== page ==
FISHERMAN'S TALE. Photo courtesy of 4front Theatre.

Fisherman’s Tale:Even die-hard churchgoers can admit that reading the Holy Bible can be a heavy lift. The stories may be relevant, but they are often enmeshed with a great deal of historical, genealogical and geographical information which leave the reader dozing off or daydreaming.

Thank God for Rob Holman and his merry band of music makers. His group of 4 men and 1 lady form the cast for Fisherman’s Tail, a wonderful story that chronicles the life of Jesus and his disciples:  Simon, Andrew, James, and John. The show recently played an extensive run at the Edinburgh Fringe Festival.

Marketing posters cite that the show is “Joseph and the Amazing Technicolor Dreamcoat but with instruments and lobster pots.” Presumably, they are banking on the  UK recognition of Sir Andrew Lloyd Webber. I would argue that the show is more akin to American writer Stephen Schwartz‘s Godspell, as much of the dialogue is contemporized and the action is a fast-paced pantomime.

Either way, Holman’s family-friendly tale, derived primarily from the New Testament book of John is completely unique and filled with fantastic songs which move the story forward. Several musical instruments are played with absolute ease from this ridiculously talented cast including the bodhran, accordion, penny whistle, upright bass, fiddle, guitar, and cajon. Even more appealing was their pre-show entertainment, performed in the windows of their church where people on the street can be intrigued.

The no-frills set and minimal props make this a perfect ministry tool for touring. Would that this crew set sail for New York City, I’d gladly jump aboard their inspirational ship again. 

Break Free:This Japanese break dance show has the look and polish of a commercial installation. It’s no surprise, given that the Tokyo based Wasabeats has already appeared on America’s Got Talent.

Still, they are a feat to behold in their one hour show, Break Free. With the help of deftly designed projections, this group of six managed to capture the audience’s attention without saying a single word.

The loose plot spins around an Officer Krupke like character, who is intent on enforcing the city’s “no dancing” rule. Using their imagination, the remaining five set out to use other tools in which they can find their rhythm. This still fails and they end up in prison, where they jump, spin, beatbox, and jive.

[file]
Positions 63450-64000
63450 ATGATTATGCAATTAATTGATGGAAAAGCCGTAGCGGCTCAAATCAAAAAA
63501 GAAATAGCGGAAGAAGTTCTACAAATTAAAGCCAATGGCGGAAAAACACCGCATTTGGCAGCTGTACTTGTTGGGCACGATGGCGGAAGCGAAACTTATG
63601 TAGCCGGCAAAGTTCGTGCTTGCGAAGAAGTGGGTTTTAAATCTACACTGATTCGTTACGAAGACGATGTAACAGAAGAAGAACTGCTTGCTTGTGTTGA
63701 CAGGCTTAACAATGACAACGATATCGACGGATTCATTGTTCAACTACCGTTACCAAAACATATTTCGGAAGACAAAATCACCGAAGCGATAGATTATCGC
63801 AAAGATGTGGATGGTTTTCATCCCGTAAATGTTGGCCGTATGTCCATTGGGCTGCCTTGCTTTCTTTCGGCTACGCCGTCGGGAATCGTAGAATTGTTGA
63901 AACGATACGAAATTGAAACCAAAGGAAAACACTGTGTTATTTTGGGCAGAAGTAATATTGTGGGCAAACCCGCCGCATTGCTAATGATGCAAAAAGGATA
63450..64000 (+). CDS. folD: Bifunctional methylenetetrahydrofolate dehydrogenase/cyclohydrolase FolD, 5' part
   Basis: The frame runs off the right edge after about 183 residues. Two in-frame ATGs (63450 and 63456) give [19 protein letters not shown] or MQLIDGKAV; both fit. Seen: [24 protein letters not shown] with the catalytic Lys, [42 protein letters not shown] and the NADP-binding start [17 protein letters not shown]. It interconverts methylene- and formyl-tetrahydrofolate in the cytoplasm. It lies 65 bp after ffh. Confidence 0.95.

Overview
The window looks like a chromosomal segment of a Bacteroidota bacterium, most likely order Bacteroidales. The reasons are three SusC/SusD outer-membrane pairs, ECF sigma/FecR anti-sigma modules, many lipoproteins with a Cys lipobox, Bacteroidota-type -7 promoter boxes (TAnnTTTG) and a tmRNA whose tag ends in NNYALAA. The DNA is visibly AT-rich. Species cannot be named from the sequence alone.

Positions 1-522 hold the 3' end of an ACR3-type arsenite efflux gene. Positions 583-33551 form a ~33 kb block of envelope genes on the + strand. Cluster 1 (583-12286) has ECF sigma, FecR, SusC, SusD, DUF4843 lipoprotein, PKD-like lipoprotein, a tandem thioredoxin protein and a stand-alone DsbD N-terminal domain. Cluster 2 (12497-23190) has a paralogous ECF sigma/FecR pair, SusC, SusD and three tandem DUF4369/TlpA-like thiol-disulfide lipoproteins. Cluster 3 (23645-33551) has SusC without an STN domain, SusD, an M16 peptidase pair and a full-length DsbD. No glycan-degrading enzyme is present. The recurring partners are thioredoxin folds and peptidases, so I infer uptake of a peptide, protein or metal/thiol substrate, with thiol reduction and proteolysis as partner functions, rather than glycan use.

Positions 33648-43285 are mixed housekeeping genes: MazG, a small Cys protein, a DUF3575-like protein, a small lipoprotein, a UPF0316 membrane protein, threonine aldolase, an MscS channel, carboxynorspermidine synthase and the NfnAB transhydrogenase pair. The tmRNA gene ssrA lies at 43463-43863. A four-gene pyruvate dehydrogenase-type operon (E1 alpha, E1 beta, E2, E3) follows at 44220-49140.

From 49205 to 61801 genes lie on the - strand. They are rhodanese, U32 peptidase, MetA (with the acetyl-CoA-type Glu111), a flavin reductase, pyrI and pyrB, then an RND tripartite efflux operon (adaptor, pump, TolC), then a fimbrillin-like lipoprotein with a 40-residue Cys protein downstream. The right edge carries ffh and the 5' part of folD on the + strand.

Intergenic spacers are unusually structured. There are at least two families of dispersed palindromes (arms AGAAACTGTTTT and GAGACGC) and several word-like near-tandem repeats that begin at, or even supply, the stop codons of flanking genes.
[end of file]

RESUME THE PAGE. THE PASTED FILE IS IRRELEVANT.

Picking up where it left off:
The stamina required to pull off this show is astounding. Still, this agile group managed to pull it off daily from August 1-27th. Their appearance in Edinburgh marked the European Premiere of Break Free.  Undeniably, this is a tight-knit troupe and their trust in each other makes the show all the more compelling and taut.

BREAK FREE. Photo courtesy of Underbelly.

Famous Puppet Death Scenes:Am I really watching a grown man play with little people figurines on a vintage Fisher Price play farm? That was the question I asked myself watching the Old Trout Puppet company’s production of Famous Puppet Death Scenes recently at the Edinborough Fringe. Indeed I was. But I was laughing so hard, I didn’t care.

The wonderfully macabre show by this Canadian troupe runs the gamut of emotions in 60 minutes. While mostly a comedy, it manages to challenge one’s own mortality and find beauty in a peaceful death.

Nathaniel Tweak serves as our cantankerous but endearing host for the evening. Resembling a gaunt Albert Einstein, he pops up after every few scenes to ask us insightful questions about death. It sounds bleak, but it’s actually one hell of a good time.  Various scenes depict accidental and intentional shootings, monster attacks, drownings, and good old-fashioned thumps on the head.

FAMOUS PUPPET DEATH SCENES. Photo courtesy of Summerhall.

Each scene and puppet is a detailed work of art. In many ways, it recalls the equally dark Shockheaded Peter, the 1998 musical based on the German book, Struwwelpeter. There, misbehaved children meet cruel fates. That too was a bloody beautiful feast for the eyes. 

Old Trout has already brought this show stateside at Wooly Mammoth Theatre in Washington, D.C. That was in 2014, however. Isn’t it time we make America dead again?

*This review is part of Manhattan Digest’s continuous coverage of the Edinburgh Fringe Festival in Scotland. Stay tuned for the final installment of reviews!